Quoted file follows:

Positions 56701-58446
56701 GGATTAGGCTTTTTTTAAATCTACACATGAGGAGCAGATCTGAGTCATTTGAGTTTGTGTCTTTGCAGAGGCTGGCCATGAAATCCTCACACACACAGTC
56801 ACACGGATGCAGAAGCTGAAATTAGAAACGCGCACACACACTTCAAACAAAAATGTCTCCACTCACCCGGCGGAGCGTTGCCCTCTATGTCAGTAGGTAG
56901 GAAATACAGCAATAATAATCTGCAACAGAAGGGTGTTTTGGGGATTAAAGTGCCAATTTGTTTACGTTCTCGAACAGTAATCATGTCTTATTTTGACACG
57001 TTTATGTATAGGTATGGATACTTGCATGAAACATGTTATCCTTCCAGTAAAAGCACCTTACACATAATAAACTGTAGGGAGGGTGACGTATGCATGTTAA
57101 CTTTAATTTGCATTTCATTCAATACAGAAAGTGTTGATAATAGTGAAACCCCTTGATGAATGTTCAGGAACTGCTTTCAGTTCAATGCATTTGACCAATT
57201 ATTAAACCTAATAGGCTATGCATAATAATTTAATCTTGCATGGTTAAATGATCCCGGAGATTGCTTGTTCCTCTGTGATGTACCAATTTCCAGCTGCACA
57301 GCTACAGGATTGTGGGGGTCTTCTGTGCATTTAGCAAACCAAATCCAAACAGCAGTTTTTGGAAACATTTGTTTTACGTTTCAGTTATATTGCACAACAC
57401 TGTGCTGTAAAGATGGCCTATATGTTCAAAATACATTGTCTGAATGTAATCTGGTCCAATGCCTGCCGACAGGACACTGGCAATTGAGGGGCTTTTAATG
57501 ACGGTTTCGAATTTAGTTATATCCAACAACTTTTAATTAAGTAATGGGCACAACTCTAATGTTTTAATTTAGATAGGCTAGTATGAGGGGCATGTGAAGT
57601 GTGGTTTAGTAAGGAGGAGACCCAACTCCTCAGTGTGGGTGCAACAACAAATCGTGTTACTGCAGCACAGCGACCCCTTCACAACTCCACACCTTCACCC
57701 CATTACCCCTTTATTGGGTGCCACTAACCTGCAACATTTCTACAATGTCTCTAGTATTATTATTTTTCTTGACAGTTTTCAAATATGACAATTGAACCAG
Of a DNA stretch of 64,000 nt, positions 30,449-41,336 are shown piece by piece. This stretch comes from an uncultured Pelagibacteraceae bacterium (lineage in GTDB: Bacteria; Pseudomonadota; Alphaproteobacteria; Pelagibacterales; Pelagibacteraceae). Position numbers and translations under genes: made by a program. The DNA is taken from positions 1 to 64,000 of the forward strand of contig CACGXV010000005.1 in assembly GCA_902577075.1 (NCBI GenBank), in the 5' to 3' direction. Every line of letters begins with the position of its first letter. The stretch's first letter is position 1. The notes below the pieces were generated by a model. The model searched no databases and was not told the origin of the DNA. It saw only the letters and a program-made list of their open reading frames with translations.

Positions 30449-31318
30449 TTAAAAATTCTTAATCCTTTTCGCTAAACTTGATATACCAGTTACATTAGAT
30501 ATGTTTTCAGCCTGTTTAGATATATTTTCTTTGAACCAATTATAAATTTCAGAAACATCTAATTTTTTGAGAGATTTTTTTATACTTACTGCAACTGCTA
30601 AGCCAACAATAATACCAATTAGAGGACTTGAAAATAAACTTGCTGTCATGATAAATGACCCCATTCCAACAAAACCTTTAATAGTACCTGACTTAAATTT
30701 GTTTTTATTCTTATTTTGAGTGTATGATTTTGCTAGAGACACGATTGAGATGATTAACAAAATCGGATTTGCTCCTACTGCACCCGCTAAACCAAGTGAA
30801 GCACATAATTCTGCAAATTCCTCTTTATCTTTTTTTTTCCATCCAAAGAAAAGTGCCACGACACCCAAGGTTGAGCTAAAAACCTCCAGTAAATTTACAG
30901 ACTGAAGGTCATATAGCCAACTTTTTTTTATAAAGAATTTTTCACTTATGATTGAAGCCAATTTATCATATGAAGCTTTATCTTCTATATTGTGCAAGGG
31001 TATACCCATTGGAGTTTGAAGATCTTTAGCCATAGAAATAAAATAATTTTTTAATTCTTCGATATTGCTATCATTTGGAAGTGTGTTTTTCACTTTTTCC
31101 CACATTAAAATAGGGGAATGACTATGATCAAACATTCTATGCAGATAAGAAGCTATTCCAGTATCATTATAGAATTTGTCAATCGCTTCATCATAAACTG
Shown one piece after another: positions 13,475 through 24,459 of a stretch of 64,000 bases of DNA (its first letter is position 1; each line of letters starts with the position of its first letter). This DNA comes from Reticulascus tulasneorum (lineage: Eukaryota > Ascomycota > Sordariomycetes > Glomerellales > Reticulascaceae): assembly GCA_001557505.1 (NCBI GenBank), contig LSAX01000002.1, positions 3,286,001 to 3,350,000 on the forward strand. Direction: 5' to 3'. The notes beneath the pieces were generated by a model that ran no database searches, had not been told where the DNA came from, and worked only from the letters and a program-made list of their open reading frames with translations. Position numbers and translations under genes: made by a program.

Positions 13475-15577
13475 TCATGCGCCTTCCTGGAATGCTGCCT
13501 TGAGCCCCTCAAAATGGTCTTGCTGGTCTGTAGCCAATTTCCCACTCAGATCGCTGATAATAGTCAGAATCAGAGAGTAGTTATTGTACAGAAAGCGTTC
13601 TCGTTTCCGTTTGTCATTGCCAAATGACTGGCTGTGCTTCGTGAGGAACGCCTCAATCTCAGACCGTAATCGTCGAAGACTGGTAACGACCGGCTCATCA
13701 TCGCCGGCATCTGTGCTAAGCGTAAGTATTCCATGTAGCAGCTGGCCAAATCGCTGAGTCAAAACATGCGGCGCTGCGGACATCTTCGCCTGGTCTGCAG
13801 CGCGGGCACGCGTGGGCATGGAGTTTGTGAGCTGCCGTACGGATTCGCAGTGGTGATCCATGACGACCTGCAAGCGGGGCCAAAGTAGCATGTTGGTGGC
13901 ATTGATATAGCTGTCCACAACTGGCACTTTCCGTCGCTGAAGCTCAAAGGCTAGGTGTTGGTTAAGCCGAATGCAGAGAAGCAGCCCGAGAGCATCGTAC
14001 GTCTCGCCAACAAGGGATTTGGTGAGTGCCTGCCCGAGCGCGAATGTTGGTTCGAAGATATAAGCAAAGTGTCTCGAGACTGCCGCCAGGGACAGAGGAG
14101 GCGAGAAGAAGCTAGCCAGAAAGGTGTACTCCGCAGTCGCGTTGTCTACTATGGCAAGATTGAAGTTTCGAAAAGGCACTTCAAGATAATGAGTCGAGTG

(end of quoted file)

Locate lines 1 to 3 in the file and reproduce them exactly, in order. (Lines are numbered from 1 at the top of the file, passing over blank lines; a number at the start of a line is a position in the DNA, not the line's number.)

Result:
Positions 56701-58446
56701 GGATTAGGCTTTTTTTAAATCTACACATGAGGAGCAGATCTGAGTCATTTGAGTTTGTGTCTTTGCAGAGGCTGGCCATGAAATCCTCACACACACAGTC
56801 ACACGGATGCAGAAGCTGAAATTAGAAACGCGCACACACACTTCAAACAAAAATGTCTCCACTCACCCGGCGGAGCGTTGCCCTCTATGTCAGTAGGTAG